That process of attaining data is being coordinated by a wide-ranging team that includes Jimerson; the project principal investigator Emily Prud'hommeaux, assistant professor of computer science at Boston College and research faculty in RIT's College of Liberal Arts; Ray Ptucha, assistant professor of computer engineering in RIT's Kate Gleason College of Engineering and an expert in deep learning systems and technologies; and Karin Michelson, professor of linguistics, the State University of New York at Buffalo.

The research team was awarded $181, 682 in funding over four years from the National Science Foundation for "Collaborative Research: Deep learning speech recognition for documenting Seneca and other acutely under-resourced languages."

"This is an exciting project because it brings together people from so many disciplines and backgrounds, from engineering and computer science to linguistics and language pedagogy," said Prud'hommeaux. "In addition to enabling us to develop cutting edge technology, this project supports undergraduate and graduate students and engages members of an indigenous community that few people know is right here in western New York."

<strong>Bilingual stop signs</strong> on the Allegany Indian Reservation in Jimerson Town, NY. The Seneca language presents unique challenges because of its complex system for building new words. Courtesy JMyrleFuller. <a href='https://creativecommons.org/licenses/by-sa/4.0/deed.en'>(CC BY-SA 4.0)</a>The researchers started the project in late June, bringing together the community members and linguists for data collection--acquiring and translating current and new, original recordings of Seneca conversations then converting data into textual output using deep learning models.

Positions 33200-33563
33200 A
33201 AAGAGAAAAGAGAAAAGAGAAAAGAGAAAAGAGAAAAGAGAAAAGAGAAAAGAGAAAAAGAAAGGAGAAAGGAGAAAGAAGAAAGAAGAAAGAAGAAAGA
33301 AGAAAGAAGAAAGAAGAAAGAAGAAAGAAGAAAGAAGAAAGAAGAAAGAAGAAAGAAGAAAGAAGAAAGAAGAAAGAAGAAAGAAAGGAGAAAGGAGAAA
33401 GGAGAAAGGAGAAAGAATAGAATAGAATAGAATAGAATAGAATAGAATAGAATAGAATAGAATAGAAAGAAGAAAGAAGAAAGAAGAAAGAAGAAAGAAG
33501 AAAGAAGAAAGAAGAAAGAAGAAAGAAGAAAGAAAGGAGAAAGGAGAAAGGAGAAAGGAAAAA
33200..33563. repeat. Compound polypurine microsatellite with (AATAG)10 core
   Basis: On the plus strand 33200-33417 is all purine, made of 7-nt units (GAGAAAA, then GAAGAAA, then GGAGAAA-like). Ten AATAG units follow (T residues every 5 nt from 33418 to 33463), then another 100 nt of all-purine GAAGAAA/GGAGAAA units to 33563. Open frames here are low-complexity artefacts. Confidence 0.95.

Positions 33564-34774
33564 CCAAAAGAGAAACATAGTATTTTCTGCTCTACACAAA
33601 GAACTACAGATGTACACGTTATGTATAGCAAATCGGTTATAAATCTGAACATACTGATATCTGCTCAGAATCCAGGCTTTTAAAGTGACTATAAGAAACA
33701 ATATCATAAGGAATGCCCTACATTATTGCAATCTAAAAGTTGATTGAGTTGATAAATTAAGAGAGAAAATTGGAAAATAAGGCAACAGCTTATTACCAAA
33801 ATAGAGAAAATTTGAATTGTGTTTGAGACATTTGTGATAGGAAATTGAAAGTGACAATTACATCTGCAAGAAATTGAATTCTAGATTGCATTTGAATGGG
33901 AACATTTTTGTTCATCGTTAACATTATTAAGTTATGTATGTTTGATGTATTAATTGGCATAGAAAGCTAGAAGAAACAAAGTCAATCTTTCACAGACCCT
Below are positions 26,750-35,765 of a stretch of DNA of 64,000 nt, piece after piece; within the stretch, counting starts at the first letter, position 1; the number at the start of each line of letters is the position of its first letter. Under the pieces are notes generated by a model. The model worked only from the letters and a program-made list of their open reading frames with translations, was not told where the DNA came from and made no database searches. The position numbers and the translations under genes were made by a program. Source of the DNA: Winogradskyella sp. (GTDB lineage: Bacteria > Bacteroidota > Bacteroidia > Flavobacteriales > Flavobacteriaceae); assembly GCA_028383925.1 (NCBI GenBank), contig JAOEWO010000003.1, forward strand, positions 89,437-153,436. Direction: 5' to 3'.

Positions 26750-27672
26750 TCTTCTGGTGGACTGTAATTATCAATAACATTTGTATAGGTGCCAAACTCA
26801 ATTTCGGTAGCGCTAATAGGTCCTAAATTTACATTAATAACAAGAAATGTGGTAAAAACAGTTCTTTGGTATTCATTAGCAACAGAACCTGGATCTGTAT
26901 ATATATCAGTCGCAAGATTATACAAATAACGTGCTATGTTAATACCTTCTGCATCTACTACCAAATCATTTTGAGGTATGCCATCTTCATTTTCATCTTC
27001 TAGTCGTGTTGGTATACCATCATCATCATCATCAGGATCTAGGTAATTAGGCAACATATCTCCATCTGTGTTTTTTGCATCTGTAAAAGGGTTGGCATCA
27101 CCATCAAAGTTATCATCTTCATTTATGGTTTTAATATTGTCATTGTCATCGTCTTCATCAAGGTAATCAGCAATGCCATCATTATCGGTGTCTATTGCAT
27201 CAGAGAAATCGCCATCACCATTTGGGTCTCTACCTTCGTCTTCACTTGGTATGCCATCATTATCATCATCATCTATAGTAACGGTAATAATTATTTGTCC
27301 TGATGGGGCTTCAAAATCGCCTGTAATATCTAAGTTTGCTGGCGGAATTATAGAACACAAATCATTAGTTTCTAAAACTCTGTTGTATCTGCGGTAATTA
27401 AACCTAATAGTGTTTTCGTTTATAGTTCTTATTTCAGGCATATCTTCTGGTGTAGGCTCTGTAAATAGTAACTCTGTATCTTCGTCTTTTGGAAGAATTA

"What you are really trying to do is find that line between the new data you can get and the changing of the architecture of a network," Jimerson explained.

Since the summer, the team has just over 50 hours of recorded material with people working full time on the translations that include breaking down the language into individual phonetic symbols and using this information to begin training the models.

"We use a process called transfer learning which starts with a model trained with readily available English speech to get the basic, initial training for the system, then we'll re-train the neural networks and fine tune it toward the Seneca language. We're getting very good results," said Ptucha, who is an expert in deep learning systems and technologies.

Deep learning technology consists of multiple layers of artificial neurons, organized in an increasingly abstract hierarchy. These architectures have produced state-of-the-art results on all types of pattern recognition problems including image and speech recognition applications.

"No one has really tried this before, training an automated speech recognition model on something as resource-constrained as Seneca. Robbie is the expert in transcribing Seneca and training the others on how to do this. He's a pretty rare guy, " said Ptucha.

Read the original article on RIT's site.